To ma­chine sin­gle cylin­der heads, I have a man­drel fixed to an old chuck with a thread which screws into the head’s plug­hole. First of all I ma­chine the face of the plug­hole on the mill to make sure the head runs true when screwed onto the man­drel. To ma­chine twin cylin­der heads I have a face-plate fixed to a chuck for the lathe. The face-plate is drilled and tapped for all the many dif­fer­ent heads that I do. Again I ma­chine the faces of the plug­holes but this time it is im­por­tant to make sure that both plug­holes are ex­actly the same depth. I bolt the head to the face-plate us­ing two domed spac­ers in­side the com­bus­tion cham­bers with long bolts go­ing through the plug­holes and through two spac­ers ex­actly the same length and into the threaded holes in the face-plate. The head should then run true ready to skim the re­quired amount off. With the head-face ma­chined to raise the com­pres­sion it’s time to ma­chine the squish bands. I re­move the face-plate from the lathe and fit the man­drel that I use for the sin­gle cylin­der heads. With a twin cylin­der head I screw the plug thread of one com­bus­tion cham­ber onto the man­drel. I set the tool post cut­ter to the re­quired an­gle. Not all squish bands are the same an­gle (most Yams are 14˚ while an RG500 is 21˚). With the lathe on a slow speed I ma­chine the squish band, I then ma­chine the other side the same. So, there you go! Now you know a lit­tle about two-stroke tun­ing. Me? Well, since learn­ing to play the bass gui­tar I’m now in a band called Two-stroke Smoke and we play some of the lo­cal pubs. See? Never too old to learn some­thing new – so get tun­ing!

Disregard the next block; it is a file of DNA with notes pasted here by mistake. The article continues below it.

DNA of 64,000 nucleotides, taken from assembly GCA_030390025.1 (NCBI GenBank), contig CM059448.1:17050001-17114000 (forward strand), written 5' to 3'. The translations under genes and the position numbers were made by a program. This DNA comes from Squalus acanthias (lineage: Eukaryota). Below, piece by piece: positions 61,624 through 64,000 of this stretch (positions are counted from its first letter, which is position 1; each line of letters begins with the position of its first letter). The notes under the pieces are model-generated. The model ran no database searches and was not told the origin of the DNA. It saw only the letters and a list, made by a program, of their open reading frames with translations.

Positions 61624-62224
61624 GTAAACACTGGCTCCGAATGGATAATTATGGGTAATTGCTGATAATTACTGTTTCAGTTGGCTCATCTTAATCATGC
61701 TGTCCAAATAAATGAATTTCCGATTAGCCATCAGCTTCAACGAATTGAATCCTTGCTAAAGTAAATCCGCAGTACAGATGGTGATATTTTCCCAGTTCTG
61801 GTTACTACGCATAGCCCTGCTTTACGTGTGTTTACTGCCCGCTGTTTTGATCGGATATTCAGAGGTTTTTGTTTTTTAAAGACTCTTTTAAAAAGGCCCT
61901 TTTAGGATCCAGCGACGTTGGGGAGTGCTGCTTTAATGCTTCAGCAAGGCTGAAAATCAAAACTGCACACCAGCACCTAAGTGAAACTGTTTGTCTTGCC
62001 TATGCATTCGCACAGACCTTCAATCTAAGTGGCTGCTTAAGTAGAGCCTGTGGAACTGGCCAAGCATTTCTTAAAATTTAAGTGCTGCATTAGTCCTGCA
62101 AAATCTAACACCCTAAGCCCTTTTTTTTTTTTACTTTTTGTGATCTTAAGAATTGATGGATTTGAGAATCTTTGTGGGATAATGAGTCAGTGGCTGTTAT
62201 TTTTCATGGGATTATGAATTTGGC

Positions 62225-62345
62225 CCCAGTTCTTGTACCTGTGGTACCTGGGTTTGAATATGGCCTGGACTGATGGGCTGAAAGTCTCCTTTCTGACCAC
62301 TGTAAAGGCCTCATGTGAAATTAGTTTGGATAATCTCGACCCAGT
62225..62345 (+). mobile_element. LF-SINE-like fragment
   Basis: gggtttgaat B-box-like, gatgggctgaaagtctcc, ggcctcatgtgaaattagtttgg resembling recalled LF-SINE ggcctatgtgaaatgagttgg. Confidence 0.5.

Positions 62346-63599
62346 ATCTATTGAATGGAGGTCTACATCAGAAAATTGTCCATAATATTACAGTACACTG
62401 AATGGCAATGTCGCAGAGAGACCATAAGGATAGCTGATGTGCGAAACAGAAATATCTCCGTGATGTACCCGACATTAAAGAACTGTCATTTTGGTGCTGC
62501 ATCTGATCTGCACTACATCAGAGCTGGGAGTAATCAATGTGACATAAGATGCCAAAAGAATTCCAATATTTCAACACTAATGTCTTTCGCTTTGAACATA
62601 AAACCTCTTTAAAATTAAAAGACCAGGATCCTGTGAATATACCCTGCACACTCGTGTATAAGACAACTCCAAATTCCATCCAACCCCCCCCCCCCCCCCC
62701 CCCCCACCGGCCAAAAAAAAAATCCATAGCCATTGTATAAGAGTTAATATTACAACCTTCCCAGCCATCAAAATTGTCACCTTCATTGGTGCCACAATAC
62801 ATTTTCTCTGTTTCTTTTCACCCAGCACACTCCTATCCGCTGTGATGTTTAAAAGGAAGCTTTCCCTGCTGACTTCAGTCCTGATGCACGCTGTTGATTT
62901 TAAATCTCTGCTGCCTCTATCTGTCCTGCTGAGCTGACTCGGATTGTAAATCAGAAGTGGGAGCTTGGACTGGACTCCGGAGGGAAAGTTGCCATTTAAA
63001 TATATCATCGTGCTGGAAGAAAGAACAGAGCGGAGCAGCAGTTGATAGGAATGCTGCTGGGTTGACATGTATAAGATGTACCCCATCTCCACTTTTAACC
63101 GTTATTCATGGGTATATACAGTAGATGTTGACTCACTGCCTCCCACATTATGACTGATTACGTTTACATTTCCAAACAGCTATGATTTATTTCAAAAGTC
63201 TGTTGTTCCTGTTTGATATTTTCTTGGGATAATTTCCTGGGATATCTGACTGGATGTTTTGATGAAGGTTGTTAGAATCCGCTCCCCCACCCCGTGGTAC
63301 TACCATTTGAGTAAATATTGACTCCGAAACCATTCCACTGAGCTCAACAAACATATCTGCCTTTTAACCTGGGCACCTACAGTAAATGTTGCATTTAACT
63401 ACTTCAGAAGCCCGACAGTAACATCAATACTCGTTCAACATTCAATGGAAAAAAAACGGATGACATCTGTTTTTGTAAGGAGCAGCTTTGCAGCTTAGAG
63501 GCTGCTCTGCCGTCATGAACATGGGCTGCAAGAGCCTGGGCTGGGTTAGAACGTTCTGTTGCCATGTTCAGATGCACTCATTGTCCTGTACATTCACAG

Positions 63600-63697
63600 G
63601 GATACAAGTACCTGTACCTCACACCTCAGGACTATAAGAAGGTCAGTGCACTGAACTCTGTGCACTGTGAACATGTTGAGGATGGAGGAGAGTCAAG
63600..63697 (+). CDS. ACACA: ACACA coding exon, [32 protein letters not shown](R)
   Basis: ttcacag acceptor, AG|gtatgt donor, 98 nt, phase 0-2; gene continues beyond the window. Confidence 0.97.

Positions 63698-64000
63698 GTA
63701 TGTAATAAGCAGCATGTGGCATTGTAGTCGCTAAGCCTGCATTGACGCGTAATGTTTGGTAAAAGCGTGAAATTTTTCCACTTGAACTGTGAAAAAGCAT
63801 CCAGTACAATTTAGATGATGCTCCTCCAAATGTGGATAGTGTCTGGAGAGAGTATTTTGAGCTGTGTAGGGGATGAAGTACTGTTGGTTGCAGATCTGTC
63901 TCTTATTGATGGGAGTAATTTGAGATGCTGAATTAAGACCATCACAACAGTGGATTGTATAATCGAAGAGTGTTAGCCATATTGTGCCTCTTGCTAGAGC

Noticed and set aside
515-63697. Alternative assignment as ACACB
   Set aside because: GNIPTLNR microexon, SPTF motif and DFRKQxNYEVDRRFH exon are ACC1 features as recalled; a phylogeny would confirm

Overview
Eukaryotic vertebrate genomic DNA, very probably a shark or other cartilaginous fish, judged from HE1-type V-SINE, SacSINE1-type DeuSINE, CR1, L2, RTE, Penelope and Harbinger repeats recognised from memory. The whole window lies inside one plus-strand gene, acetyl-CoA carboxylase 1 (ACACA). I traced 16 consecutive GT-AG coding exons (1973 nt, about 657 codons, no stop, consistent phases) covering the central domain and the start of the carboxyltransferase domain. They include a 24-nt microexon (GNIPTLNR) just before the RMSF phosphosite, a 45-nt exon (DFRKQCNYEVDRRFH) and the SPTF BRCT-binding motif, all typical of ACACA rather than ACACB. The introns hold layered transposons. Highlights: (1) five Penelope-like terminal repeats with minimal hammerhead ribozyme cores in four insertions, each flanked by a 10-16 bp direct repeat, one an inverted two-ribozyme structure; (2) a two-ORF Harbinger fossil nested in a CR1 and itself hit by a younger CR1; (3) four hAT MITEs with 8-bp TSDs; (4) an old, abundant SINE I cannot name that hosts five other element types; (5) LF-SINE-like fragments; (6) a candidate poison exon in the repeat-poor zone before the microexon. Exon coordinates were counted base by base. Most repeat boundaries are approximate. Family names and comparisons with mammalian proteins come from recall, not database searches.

A tweaked and tuned Elsie is a hoot out on the road.

Wanna port a Pow­er­valve?

Here we are match­ing the cases and rough­ing out with a coarse cut­ter.

You’ll need these port­ing tools.

Here’s the gas­ket cut to the base of the bar­rel.

Fi­nally, the fin­ished cases!

Here we are flow­ing the crank­case reed cases.

Yet more tools for the job!

Wanna tease more from your TZR?

And now flow­ing the bot­toms of the bar­rels.

Check­ing for highs or lows.

It’s time for match­ing the ex­haust port to the gas­ket and flange.

Et voila! The fin­ished ex­haust port.

Fin­ish­ing the port all off.

And now check­ing the di­am­e­ter.

Here’s a tuned ex­haust port win­dow.

Wanna keep your Ket­tle on the boil?

In com­par­i­son, here’s a stan­dard and tuned in­let.

And now race tuned and stan­dard pis­tons.

Here are both tuned and stan­dard reed-blocks.

This is the Kawasaki ‘lar­ynx’ in­let.

Here the tops of the trans­fers are all the same height, area and an­gles.

LEFT: Wanna Kwik Kwak?

LEFT: Mea­sur­ing head vol­ume with a bu­rette.

Here we are machining the squish band.

Wanna kwikken your KR-1S?

A tuned head and a stan­dard head.

The head is bolted to a face plate to skim head face.